I’m actually surprised that it took this long for Seinfeld to secure a splashy appearance in Superman’s native medium. He joins a long and quirky parade of real-world comedy stars to bring their punchline powers into the pages of a superhero comic book.
There is plenty of screen history of comedians and superheroes, of course. Who could forget, for example, when Adventures of Superman star George Reeves dropped in on the Ricardo household for some history-making hijinks in a January 1957 episode of I Love Lucy? The end-product was less memorable in 1983 when comedy titan Richard Pryor was recruited to portray a bumbling computer genius who nearly defeats the Man of Steel in Richard Lester’s campy Superman III.
Comedy stars of the 1960s scene were a routine sight on the Batman series with Adam West, too, but it’s less common for those screen stars to make the leap to the printed page adventures of superheroes.
Late-night icon David Letterman (looking more like presidential hopeful Gary Hart) memorably teamed up with the Avengers in the January 1984 issue of the team’s Marvel Comics title. The line-up for the issue: Hawkeye, the Black Panther, the Beast, Black Widow, the Vision, and Wonder Man. Unlike Seinfeld, Letterman got in on the heroic action by walloping a bad guy with a giant doorknob prop from his show.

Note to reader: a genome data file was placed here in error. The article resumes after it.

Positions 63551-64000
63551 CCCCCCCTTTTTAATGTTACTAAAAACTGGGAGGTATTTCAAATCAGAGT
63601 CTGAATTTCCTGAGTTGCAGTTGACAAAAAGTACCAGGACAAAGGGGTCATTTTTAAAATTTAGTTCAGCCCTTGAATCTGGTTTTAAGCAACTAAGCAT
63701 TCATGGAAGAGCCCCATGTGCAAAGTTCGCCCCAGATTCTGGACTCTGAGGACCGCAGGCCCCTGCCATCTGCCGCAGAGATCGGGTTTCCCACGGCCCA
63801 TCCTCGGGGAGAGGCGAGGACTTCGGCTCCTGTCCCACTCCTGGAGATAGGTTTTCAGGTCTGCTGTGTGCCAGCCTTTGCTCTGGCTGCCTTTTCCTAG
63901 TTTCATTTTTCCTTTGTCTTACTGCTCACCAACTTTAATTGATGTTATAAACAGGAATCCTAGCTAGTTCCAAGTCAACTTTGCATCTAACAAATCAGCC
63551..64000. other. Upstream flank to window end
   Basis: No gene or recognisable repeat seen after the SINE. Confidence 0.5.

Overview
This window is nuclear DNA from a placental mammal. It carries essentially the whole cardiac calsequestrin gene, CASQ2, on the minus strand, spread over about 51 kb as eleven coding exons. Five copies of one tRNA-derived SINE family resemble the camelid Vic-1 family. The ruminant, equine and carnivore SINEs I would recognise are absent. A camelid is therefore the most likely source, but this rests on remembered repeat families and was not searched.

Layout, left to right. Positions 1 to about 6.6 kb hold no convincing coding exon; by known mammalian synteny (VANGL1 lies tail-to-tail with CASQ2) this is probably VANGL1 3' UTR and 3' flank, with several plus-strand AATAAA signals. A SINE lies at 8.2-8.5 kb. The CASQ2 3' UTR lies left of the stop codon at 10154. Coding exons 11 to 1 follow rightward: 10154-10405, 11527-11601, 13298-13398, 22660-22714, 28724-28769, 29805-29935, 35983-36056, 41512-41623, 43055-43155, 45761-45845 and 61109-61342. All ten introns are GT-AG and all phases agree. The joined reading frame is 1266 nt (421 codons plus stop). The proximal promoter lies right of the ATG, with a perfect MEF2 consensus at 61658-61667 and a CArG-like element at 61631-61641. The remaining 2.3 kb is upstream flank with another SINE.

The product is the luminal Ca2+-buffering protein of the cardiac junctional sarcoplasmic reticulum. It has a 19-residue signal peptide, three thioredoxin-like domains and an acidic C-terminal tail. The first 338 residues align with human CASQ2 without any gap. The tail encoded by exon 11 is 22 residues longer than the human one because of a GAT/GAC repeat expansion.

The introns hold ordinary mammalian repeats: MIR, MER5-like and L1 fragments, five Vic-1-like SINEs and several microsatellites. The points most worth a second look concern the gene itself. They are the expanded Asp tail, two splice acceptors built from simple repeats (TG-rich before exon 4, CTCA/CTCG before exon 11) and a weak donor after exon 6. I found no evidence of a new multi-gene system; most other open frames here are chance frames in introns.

Even better, the Not Ready for Primetime Players of Saturday Night Live teamed up with Spider-Man in 1978. John Belushi, Bill Murray, Jane Curtin, Dan Aykroyd, Gilda Radner, Garrett Morris, and Laraine Newman were all on hand as was Stan Lee, who the story presents as the guest host of Saturday Night Live. Also on hand, the Silver Samurai, who wants the mysterious ring that’s stuck on Belushi’s finger. It’s unclear if the ring (or the plot) were plucked directly from Ringo Starr and the movie Help! but the issue is big fun regardless.
It wasn’t in a DC comic book, but Jack Benny once crossed paths with the Dynamic Duo in their syndicated newspaper strip. It was 1967 and the campy spirit of the Batman television series was informing Gotham City depictions of all sorts. Benny agrees to pay $1000 an hour to Batman and Robin if they can retrieve his stolen Stradivarius. The money is for charity, of course, but Robin the Boy Wonder is glum when the prized violin is back in Benny’s hands. “Gosh Batman, I don’t mind getting his fiddle back for him but do I have to hear him play it??”
Within the pages of DC Comics, meanwhile, the biggest champs from the comedy world were two of Seinfeld’s heroes: Jerry Lewis and Bob Hope. Incredibly, Lewis appeared in 124 issues of his own comic book series, which began in 1952 (as Adventures of Dean Martin and Jerry Lewis, a title that was shortened in 1957 to Adventures of Jerry Lewis) and, somehow, endured until 1971. (Along the way it featured the work of some legendary creators, among them Neal Adams, viewed by many as the greatest Batman artist of them all) That impressive mark still wasn’t enough for Lewis to top the funny-book longevity of his fellow Hollywood import: Adventures of Bob Hope was published by DC from 1950 to 1968. Amazing to think there was a sustained reader interest for those comics but, you have to admit, that kind of success is nothing to laugh at.